GLORIA AIKEN figured her 7-year-old son's stomach was bothering him because he was upset over a recent change in schools. The pain persisted. She took him to a doctor who agreed it was just a stomachache. When her son didn't want to play his video games or watch television, Gloria knew it was something more serious. She took him to see a pediatrician, who ordered some blood work.

Seven-year-old C.J. Aiken had cancer, specifically Burkitt's lymphoma. He needed surgery to remove part of his intestines that were cancerous. He underwent radiation and chemotherapy. His hair fell out. Already the tallest kid in his class, he went back to school without any hair and with a feeding tube down his nose.

All this for a shy kid who really didn't want attention, who was most comfortable being at home with his family.

During his time at Children's Hospital, he was surrounded by his family, which includes four sisters and two brothers. His oldest sister missed 17 days of school to be with C.J.

"He was in a lot of pain," Gloria said. "That was hard for everybody."

C.J. went back for 5 years to get checked. There has been no recurrence.

"I just remember missing school a lot, being home a lot," C.J. said. "I just kept throwing up. My mom took me to the hospital and that's when I found out. After the surgery, I've been good ever since."

A few years after the cancer scare, Gloria decided her son needed to get off the couch. A family friend suggested basketball because C.J. was so much taller than his peers.

"Because he was taller, everybody assumed he could play really well, but he couldn't," Gloria said. "He was very slow. The team would be down at one end of the court and C.J. would just be making it down there to join his teammates. He hated it."

His mother insisted he not give it up.

"I told him, 'You're going to play,' " she remembered.

Fast forward a decade and 6-9 Saint Joseph's sophomore Charles Justin Aiken is the nation's leading shot blocker. Aiken, who turned 21 on Sept. 27 (he stayed back a year in school while recovering from the cancer), has 155 blocked shots in just 43 college games. He also is averaging 11.3 points and 5.4 rebounds a game.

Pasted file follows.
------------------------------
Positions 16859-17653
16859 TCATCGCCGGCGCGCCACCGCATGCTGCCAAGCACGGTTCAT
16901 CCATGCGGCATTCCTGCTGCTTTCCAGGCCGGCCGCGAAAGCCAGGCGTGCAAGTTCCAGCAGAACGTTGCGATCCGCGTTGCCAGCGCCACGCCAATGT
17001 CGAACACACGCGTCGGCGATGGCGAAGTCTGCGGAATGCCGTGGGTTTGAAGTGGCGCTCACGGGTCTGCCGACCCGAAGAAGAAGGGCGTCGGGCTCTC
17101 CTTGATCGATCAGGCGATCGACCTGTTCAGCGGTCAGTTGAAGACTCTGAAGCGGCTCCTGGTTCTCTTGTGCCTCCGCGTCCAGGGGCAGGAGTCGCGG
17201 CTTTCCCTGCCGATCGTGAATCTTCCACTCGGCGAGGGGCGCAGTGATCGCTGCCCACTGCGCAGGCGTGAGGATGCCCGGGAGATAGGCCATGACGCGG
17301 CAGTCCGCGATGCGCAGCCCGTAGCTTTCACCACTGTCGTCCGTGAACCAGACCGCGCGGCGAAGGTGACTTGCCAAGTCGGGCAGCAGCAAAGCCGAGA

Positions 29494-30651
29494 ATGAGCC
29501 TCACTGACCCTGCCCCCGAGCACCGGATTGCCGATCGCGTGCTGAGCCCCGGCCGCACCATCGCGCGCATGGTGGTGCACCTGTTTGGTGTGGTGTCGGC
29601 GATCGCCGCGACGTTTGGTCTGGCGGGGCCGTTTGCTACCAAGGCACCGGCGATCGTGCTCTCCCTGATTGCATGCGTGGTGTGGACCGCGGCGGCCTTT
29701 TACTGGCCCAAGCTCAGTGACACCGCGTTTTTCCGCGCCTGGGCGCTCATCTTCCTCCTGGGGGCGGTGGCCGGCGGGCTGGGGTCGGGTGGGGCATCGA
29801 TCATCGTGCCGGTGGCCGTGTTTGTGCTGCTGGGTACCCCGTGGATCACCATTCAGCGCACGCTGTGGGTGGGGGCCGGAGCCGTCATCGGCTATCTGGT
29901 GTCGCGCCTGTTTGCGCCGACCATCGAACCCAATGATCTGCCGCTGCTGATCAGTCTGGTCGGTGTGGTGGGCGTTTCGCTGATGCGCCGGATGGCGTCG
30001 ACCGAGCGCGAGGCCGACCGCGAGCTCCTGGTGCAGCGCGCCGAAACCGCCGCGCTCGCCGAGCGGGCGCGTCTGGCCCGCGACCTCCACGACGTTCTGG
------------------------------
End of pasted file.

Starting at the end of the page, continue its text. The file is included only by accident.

He is one of those quick dunkers who finish plays before most opponents realize the plays have started. There is no alley-oop pass too high. He can make shots out to the three-point line. He is far from a finished product, but even farther from that 10-year-old learning and not really liking the game.

"I was just taller than everybody," C.J. said. "I was at home doing nothing just annoying [my mother] pretty much . . . She made me join a league . . . I hated it. I was uncoordinated. I was tired just running up the court one time."

Eventually, the game grew on him. And he kept growing.

Aiken loves movies. He remembers seeing the Will Smith classic "Independence Day" with his family in 1996. He loves "The Departed" with Jack Nicholson, Matt Damon and Mark Wahlberg. His favorite is the Will Ferrell Christmas movie "Elf."

A blocked shot or a good movie?

"I don't know," C.J. said. "That's tough."

St. Joe's coach Phil Martelli first saw C.J. at a team camp on Hawk Hill when Aiken was a freshman at La Salle High.

"I remember just being kind of enamored that the Catholic League was going to have a kid of that size," Martelli said.

And, along with assistant Dave Duda, Martelli started recruiting Aiken. They developed a relationship with C.J. and Gloria. That he was from Conshohocken, not far from the St. Joe's campus, was a positive. Martelli found out Aiken wasn't into the "national scene," that he was likely to stay local for college.

Calling Gloria "the rock," Martelli came to understand "the social awkwardness of being the biggest kid and being so quiet."

A lot of big teenagers just want to avoid being embarrassed.

"I promised his mom and I promised C.J. from the very beginning I would never embarrass him," Martelli said.

After 2 years at La Salle, Aiken transferred to Plymouth-Whitemarsh. P-W coach Jim Donofrio heard about Aiken because of the "rankings," but really knew nothing about him.

"I met for all of 10 seconds and saw this very tall, very thin, very quiet guy, and thought, 'That's one of the top 5 in the area, huh?' " Donofrio said.